Teaching Your Dog Behavior Techniques Is 'Worthless'

Trying to make your dog less aggressive by showing them you are the boss is a waste of time, researchers in a new British study say, especially when using popular new training techniques that urge owners to use physical force to make their dogs more compliant.

According to the study, physical control methods usually shown on TV or touted by celebrity pet trainers like "The Dog Whisperer," Cesar Millan are "ridiculous" and could do more harm than good by making aggressive behavior in dogs worse.

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Researchers from the University of Bristol's department of clinical veterinary sciences studied dogs for six months They compared their observations to existing studies of wild dogs, like wolves, and concluded that generations of dog lovers have misunderstood "aggressive canines."

The study asserts that, contrary to popular belief, dogs are not trying to assert their dominance over their canine or human "pack" and aren't motivated by maintaining their place in the pecking order.

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ABC News spoke to Rachel Casey, one of the scientists behind the study. She said that the blanket assumption that every dog is motivated by some innate desire to control people or other dogs is "frankly ridiculous."

Casey explained that methods such as instructing owners to eat before their dogs or go through doors first will not influence a dog's perception of the relationship but only teach them what to expect in certain situations.

Many animal scientists also argue that it's far more productive to train dogs using rewards rather than punishment, such as pinning a dog to a floor, grabbing jowls or blasting hooters, all popular new techniques touted on TV and magazines.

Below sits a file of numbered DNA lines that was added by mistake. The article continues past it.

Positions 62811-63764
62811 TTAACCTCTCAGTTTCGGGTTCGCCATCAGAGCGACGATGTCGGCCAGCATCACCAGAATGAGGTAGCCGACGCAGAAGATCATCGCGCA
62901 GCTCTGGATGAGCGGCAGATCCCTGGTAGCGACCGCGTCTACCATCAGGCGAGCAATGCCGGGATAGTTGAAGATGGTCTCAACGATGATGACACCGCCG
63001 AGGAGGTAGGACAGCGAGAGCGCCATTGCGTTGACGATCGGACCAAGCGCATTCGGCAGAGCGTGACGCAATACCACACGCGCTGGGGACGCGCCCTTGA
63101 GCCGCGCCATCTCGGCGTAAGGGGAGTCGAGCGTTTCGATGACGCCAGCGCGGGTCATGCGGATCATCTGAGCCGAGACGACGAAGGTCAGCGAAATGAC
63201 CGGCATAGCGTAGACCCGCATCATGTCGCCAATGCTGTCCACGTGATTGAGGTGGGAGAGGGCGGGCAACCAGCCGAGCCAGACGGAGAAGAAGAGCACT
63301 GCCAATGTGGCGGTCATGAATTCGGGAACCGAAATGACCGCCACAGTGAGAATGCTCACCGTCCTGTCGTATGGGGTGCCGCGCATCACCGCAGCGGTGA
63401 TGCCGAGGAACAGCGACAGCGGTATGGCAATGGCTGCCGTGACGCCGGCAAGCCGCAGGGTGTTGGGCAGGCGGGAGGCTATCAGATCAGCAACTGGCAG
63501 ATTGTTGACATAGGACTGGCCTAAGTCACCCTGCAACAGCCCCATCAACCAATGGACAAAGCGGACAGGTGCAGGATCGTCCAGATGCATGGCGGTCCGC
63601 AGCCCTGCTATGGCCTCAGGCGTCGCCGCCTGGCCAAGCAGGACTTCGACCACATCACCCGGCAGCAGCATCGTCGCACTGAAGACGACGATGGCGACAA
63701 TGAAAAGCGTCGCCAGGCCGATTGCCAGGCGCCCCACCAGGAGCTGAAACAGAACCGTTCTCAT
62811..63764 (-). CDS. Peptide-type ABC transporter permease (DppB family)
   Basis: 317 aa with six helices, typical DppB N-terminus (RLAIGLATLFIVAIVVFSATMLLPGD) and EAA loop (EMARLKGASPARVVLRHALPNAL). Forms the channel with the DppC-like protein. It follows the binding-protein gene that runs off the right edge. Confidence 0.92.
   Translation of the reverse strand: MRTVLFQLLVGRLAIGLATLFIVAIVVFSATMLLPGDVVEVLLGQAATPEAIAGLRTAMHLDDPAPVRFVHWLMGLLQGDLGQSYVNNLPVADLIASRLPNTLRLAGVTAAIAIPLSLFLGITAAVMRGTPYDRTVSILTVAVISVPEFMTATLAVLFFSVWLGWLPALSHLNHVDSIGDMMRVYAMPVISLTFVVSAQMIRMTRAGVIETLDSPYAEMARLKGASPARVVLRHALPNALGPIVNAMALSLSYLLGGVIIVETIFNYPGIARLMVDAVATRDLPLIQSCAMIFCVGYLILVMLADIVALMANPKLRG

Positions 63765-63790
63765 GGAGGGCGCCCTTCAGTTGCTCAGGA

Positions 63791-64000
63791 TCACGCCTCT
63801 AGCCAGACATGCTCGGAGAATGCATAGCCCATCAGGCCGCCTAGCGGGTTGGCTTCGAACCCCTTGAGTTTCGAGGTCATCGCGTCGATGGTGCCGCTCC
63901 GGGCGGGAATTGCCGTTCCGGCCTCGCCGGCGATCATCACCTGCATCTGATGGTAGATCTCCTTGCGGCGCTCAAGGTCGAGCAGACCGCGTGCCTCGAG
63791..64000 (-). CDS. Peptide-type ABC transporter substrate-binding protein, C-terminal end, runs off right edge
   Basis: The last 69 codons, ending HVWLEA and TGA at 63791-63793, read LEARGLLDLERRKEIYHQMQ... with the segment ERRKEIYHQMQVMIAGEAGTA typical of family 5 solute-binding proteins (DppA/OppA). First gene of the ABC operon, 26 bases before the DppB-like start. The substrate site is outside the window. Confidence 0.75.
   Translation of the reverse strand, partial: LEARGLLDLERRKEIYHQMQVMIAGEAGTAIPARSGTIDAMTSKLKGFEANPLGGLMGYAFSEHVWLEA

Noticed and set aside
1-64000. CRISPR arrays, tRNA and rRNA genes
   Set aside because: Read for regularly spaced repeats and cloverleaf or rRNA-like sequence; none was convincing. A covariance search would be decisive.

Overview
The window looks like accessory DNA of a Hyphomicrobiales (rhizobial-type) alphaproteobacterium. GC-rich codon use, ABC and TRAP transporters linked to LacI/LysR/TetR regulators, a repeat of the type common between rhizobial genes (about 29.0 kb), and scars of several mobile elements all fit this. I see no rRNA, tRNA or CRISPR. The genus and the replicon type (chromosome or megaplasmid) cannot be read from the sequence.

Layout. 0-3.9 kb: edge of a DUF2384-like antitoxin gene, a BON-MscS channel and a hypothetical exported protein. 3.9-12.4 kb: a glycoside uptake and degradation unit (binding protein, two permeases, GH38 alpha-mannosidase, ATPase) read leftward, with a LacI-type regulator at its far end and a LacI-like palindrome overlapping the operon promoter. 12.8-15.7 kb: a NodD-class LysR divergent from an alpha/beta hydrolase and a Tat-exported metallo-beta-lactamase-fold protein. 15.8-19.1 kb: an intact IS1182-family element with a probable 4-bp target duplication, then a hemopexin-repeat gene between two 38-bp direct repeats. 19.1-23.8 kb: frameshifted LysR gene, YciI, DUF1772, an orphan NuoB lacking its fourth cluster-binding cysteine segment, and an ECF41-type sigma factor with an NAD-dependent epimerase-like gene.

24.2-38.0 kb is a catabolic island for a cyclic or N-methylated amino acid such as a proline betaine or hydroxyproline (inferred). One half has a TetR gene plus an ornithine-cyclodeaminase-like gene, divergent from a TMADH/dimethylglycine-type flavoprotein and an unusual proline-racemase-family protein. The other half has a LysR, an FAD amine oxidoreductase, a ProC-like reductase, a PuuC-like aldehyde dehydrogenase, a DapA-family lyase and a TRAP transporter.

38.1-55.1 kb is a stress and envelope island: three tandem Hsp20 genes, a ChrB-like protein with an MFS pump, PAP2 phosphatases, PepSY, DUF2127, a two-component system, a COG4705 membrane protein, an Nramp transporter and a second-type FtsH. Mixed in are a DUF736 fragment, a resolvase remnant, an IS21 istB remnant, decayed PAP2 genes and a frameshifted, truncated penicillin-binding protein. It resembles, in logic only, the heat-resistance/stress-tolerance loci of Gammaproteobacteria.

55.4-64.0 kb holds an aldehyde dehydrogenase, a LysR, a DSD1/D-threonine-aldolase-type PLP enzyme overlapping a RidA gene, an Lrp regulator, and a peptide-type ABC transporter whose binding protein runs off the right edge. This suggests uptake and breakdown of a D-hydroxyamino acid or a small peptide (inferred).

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Casey added, "we very often see dogs which have learned to show aggression to avoid anticipated punishment. Owners are often horrified when we explain that their dog is terrified of them, and is showing aggression because of the techniques they have used but it's not their fault when they have been advised to do so, or watched unqualified 'behaviorists' recommending such techniques on TV."

One particular dog trainer whose behavior methods have come under fire is Cesar Millan, whose use of dominance-based techniques has sparked fierce debate in the animal world. His show "The Dog Whisperer'" appears on the National Geographic Channel.

Millan defends his methods, which include pinning your dog to the floor to show them you are the dominate one in the relationship, because, he claims, it's the only language dogs understand.

"If what you do is say, "I'm sorry, baby, [your dog] Mommy has to go, blah, blah, blah," the dog doesn't understand what you are saying. He only understands that you are in a soft state and he is dominating you," Millan told the New York Times in 2006.

Casey told ABC News that "punishing techniques" like Millan's are counterproductive. "We feel techniques like these compromises the dog's welfare and could make a dog's behavior worse by increasing fear and anxiety. We really wanted to get the message out there: please don't use these sorts of techniques on your dog."

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